House panel calls for total overhaul of I-T exemptions: Financial Chronical News
Concerned over ever increasing revenue foregone due to income tax exemptions, which crossed Rs 5.5 lakh crore in 2013-14, the parliamentary standing committee on finance on Tuesday sought a comprehensive review of I-T exemption regime ahead of the Union budget in February.
The committee, which tabled its report on revenue in Parliament, said as the matter lingered on for long, it is desired that the outcome of the review be shared with the committee within three months.
The standing committee headed by senior Congress leader Veerappa Moily said the revenue was foregone on account of various tax incentives and exemptions given from time to time in public interest for fulfillment of various policy objectives of the government.
The committee said there should be a comprehensive review of the exemption regime involving revenue foregone of Rs 500 crore or more in the last 10 years, so as to explain how it has served the intended economic objectives or social purpose.
In 2013-14, the revenue foregone in corporate tax was Rs 1.02 lakh crore, personal income-tax Rs 33,293 crore and indirect taxes comprising excise, customs and service tax totalled Rs 4.56 lakh crore.
The committee criticised the government for the undisputed and uncollected tax, both direct and indirect, assuming “alarming proportions” in the last five years.
“The committee is not convinced with the routine reply of the government that the tax arrears recovery has been restrained by authorities or that assesses are not traceable or they have inadequate assets,” the report said.
It defies logic as when the government is exploring all avenues, including disinvestment, to mop up funds, this captive source has such a long rope, it said.
While taking a serious view of the “laxity” of the tax department in collecting even undisputed taxes, the committee recommended urgent “time-bound and concrete” action plan for recovery of the undisputed yet uncollected tax revenue.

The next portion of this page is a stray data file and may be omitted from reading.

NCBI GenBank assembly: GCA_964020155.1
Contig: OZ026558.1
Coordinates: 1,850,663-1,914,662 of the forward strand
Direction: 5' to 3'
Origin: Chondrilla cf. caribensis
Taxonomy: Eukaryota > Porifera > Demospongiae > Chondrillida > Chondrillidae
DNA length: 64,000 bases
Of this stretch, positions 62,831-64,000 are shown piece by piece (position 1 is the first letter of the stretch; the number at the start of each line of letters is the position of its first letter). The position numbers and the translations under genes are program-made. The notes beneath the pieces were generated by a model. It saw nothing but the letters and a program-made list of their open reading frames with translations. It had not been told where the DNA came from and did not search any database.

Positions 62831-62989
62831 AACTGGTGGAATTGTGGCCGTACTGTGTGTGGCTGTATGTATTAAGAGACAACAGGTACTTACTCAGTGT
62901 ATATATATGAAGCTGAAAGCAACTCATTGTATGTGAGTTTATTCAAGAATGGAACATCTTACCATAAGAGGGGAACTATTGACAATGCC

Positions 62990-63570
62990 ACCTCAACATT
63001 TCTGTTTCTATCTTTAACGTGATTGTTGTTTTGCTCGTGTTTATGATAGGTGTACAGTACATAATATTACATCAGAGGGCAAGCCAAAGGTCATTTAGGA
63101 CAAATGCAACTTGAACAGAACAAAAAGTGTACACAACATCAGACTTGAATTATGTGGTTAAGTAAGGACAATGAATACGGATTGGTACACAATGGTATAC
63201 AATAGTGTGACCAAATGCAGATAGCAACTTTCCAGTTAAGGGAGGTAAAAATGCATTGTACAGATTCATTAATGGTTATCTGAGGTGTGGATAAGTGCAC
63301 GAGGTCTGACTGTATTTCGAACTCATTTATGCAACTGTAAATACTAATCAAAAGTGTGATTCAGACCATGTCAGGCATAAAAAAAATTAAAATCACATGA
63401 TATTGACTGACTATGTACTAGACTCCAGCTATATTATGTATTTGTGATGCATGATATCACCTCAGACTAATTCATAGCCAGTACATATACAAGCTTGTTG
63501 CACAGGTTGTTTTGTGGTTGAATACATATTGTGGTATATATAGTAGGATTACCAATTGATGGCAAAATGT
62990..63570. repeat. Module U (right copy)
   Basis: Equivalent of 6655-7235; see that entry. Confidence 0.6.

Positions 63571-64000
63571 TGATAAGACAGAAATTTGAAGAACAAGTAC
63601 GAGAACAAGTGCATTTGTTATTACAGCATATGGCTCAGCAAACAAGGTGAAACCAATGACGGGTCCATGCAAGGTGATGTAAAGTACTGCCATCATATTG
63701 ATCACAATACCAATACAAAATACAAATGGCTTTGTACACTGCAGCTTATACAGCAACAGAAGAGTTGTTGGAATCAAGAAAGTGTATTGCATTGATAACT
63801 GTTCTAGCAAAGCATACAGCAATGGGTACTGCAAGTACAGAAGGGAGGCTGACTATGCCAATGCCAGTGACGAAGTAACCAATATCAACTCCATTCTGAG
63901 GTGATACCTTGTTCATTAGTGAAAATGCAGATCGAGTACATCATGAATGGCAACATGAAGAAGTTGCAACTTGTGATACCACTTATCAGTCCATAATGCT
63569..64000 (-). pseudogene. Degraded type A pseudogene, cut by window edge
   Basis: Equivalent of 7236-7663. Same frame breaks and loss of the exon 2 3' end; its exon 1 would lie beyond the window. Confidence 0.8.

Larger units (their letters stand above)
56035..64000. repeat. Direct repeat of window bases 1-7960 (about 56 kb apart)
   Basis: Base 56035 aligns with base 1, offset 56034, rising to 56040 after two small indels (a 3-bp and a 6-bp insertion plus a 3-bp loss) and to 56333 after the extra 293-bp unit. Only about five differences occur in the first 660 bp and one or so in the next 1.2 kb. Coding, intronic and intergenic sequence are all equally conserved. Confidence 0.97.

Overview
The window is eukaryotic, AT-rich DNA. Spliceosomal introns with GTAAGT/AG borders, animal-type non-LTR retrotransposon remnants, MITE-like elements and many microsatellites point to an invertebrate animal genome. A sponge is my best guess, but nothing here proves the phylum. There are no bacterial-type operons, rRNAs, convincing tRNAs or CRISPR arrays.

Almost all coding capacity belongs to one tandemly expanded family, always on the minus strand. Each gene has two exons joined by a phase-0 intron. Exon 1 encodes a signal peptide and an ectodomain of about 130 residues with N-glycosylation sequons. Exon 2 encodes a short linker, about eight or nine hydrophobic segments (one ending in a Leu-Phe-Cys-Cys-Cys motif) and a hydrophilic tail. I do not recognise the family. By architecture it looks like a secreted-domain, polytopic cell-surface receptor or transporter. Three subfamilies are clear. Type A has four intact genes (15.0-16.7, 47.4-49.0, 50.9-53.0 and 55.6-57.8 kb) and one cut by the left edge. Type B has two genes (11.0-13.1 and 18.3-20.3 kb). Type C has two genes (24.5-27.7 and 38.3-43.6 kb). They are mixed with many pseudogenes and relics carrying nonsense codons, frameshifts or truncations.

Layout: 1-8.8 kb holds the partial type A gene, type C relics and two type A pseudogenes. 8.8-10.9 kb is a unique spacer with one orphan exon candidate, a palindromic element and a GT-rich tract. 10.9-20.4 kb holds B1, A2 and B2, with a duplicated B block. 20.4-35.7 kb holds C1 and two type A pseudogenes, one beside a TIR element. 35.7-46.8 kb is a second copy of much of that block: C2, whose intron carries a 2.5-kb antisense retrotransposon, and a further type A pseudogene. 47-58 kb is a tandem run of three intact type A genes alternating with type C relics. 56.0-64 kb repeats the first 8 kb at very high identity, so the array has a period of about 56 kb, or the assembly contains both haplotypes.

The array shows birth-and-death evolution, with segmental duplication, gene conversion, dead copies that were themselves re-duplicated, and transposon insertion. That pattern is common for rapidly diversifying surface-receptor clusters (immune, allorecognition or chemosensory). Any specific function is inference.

Critical of huge pendency of tax arrears, which is increasing year by year, the committee said direct tax arrears totalled Rs 5.80 lakh crore in 2013-14 and indirect tax arrears amounted to Rs 1.09 lakh crore.
In 2014-15, these arrears spiralled to Rs 6.75 lakh crore for direct taxes and Rs 1.49 lakh crore for indirect taxes. Gross direct tax collections are projected at Rs 7. 58 lakh crore and indirect tax collections at Rs 6.17 lakh crore.
The committee found that in many cases demands without accompanying responsibility for recovery led to a situation of tax arrears locked up in long-winding disputes between the tax administration and taxpayers with a low recovery rate.
“This has led to wastage of resources and inefficiency in collections,” it said recommending a time-bound action plan for realising tax arrears and for minimising litigations.
Asking the tax department to be “transparent and accountable”, the committee wanted the government to make explicit provision for interest liability of tax refunds in the central budget. The interest outgo ranged between Rs 6,486 crore and Rs 10,499 crore annually since 2009-10.
Noting that the tax department is a “significant contributor” to litigation, the committee said it is a matter of serious concern that the number of appeals decided against the department before ITAT was a little over 50 per cent during the last three years. In high courts, it was a little over 60 per cent and in Supreme Court, it ranged from 39-64 per cent in the last three years.
This was not a “happy state of the affairs”, the committee said, and desired that the government conduct an analysis of the assessment orders, orders of appellate commissioners and the success rate of appeals.
It wanted that appeals be filed judiciously only after close scrutiny of pros and cons and not as a matter of course. The quality and sustainability of appeals should be duly factored in.
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